Few would deny the intuitive appeal of the concept of ‘equal pay for equal work’, but is acting in a television series the sort of work for which the concept makes sense? Here, Gillian Anderson claims to be fighting the good fight for gender pay equity, having held out for and gotten pay terms equal to those of her X-Files reboot co-star, David Duchovny. She expresses dismay that Fox’s initial offer to her was half the offer made to Duchovny. However, it’s at least an open question whether Fox’s differing initial negotiating positions with Anderson and with Duchovny evidence gender pay inequity. Like professional athletes, actors are paid less for what they do than for how their presence improves the prospects of selling advertising. Professional basketball salaries, for example, aren’t scaled neatly to minutes played or points scored or rebounds secured, but to the outcome of a negotiation in which the player and a team’s management hash out their differing conceptions of how the player contributes to the financial bottom line. Looming large in these (and all) negotiations is each party’s BATNA—Best Alternative To (a) Negotiated Agreement: if an agreement isn’t reached, how good is each party’s next-best alternative? Negotiation theory suggests that if party A’s BATNA is more attractive to party A than is party B’s BATNA to party B, then party A has negotiating power: party A can secure more of the cooperative surplus in an agreement with party B because it is easier for A to walk away from a deal than for B to walk away. Why might actual or perceived BATNA explain the lower initial offer made to Anderson? Two things: (1) Although both Duchovny and Anderson have been successful actors since the initial X-Files run, Anderson has done more (lower-paying) television work and Duchovny has done more (higher-paying) film work. Comparing their track records, it is easy to form the hypothesis that Duchovny’s best alternative to acting in an X-Files reboot is more remunerative than is Anderson’s best alternative to acting in an X-Files reboot. (2) The peculiar X-Files storyline makes it possible (though undesirable) to recreate the show without Anderson-as-Dana-Scully, but virtually impossible to recreate it without Duchovny-as-Fox-Mulder. Put differently, Fox’s best alternative to hiring Anderson is better (or less bad) than Fox’s best alternative to hiring Duchovny. Putting those two things together, it’s easy to see why BATNA – and not gender – likely explains the different opening offers to Anderson and to Duchovny. The more interesting question, then, is why Fox ended up agreeing to pay Anderson equivalently to Duchovny. Was it because Fox executives saw the light on gender pay equity? Or was it instead that Fox’s best alternative to hiring Anderson got worse relative to Anderson’s best alternative to portraying Dana Scully once Duchovny signed on to the X-Files reboot? >>>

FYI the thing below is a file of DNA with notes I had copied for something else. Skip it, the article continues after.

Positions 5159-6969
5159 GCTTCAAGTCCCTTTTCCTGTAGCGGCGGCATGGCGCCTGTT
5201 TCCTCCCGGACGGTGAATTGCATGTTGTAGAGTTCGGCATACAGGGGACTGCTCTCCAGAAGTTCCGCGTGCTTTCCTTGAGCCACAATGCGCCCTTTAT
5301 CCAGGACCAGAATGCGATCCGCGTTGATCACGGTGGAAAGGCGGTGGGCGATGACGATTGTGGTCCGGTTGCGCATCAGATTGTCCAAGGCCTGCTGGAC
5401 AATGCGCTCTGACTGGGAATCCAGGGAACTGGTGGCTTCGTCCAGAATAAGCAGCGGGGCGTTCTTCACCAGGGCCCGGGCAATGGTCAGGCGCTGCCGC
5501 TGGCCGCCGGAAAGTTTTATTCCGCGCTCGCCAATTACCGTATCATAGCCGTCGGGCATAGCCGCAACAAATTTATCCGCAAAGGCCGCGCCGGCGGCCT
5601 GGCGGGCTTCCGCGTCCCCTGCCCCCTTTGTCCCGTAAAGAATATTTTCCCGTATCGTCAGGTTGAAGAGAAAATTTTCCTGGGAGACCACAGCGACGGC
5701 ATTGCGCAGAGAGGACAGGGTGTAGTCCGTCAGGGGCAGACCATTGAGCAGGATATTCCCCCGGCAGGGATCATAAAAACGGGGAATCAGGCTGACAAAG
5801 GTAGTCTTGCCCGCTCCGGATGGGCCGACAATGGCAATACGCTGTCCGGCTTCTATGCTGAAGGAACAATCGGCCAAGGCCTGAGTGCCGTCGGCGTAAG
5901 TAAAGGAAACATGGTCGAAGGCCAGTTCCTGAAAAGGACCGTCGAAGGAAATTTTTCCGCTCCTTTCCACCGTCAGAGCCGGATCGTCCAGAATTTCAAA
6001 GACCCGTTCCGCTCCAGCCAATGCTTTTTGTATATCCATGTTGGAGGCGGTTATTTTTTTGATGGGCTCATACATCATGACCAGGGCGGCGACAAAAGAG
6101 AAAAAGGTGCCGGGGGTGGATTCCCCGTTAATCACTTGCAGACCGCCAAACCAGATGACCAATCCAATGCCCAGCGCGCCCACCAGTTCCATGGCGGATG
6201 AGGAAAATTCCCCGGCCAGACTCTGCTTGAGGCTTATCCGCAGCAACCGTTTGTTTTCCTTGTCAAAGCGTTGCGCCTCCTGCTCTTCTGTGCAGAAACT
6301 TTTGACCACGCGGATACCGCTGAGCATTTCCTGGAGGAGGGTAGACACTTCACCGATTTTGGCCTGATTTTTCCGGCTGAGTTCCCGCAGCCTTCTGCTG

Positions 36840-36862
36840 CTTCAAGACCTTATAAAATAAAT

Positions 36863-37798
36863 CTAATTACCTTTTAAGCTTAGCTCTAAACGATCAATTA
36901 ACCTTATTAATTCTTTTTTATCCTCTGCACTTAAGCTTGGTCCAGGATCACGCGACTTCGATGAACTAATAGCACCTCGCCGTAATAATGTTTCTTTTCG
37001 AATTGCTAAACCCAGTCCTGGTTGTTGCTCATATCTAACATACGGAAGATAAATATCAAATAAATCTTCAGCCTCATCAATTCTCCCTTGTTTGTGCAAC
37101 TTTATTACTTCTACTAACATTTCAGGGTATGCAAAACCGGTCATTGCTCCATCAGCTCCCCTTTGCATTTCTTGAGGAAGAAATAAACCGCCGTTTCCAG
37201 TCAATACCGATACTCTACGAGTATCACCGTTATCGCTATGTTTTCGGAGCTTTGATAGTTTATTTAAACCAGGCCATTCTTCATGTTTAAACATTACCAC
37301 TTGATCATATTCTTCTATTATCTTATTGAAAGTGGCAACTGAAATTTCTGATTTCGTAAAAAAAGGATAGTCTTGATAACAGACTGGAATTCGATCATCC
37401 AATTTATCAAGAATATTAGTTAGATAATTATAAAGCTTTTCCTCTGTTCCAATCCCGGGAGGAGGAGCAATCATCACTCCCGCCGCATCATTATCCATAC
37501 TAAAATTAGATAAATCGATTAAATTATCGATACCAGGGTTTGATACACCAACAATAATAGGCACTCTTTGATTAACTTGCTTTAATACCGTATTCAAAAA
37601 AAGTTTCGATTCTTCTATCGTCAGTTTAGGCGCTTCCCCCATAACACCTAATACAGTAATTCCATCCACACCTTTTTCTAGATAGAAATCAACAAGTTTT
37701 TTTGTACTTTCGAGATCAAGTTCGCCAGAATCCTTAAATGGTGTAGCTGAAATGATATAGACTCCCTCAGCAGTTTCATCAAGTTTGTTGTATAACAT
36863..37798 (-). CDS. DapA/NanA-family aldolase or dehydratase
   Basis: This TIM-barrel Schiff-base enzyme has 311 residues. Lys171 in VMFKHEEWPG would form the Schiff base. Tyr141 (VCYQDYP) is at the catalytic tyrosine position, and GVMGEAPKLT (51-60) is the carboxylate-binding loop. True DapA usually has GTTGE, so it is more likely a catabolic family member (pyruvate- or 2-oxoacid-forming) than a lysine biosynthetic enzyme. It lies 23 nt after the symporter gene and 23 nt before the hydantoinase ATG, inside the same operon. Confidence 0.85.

LINK: Gillian Anderson: I was offered less pay for ‘X-Files’ reboot (by Emanuella Grinberg for CNN)
“X-Files” costar Gillian Anderson, who plays agent Dana Scully, has been drawing attention to the gender gap in pay in interviews leading up to the Sunday premiere of the series’ revival on Fox.
Sources told The Hollywood Reporter that Anderson and Duchovny ultimately received equal pay. Still, Anderson said, it was galling given that she had fought this battle before during the series’ first run.
In an interview with The Hollywood Reporter, she said she was offered “half of what they wanted to offer” costar David Duchovny, who plays agent Fox Mulder, to participate in the reboot.
It took three years for her to close the gap between what she and Duchovny were making in the 1990s after becoming fed up with accepting less than “equal pay for equal work,” she told the Daily Beast.
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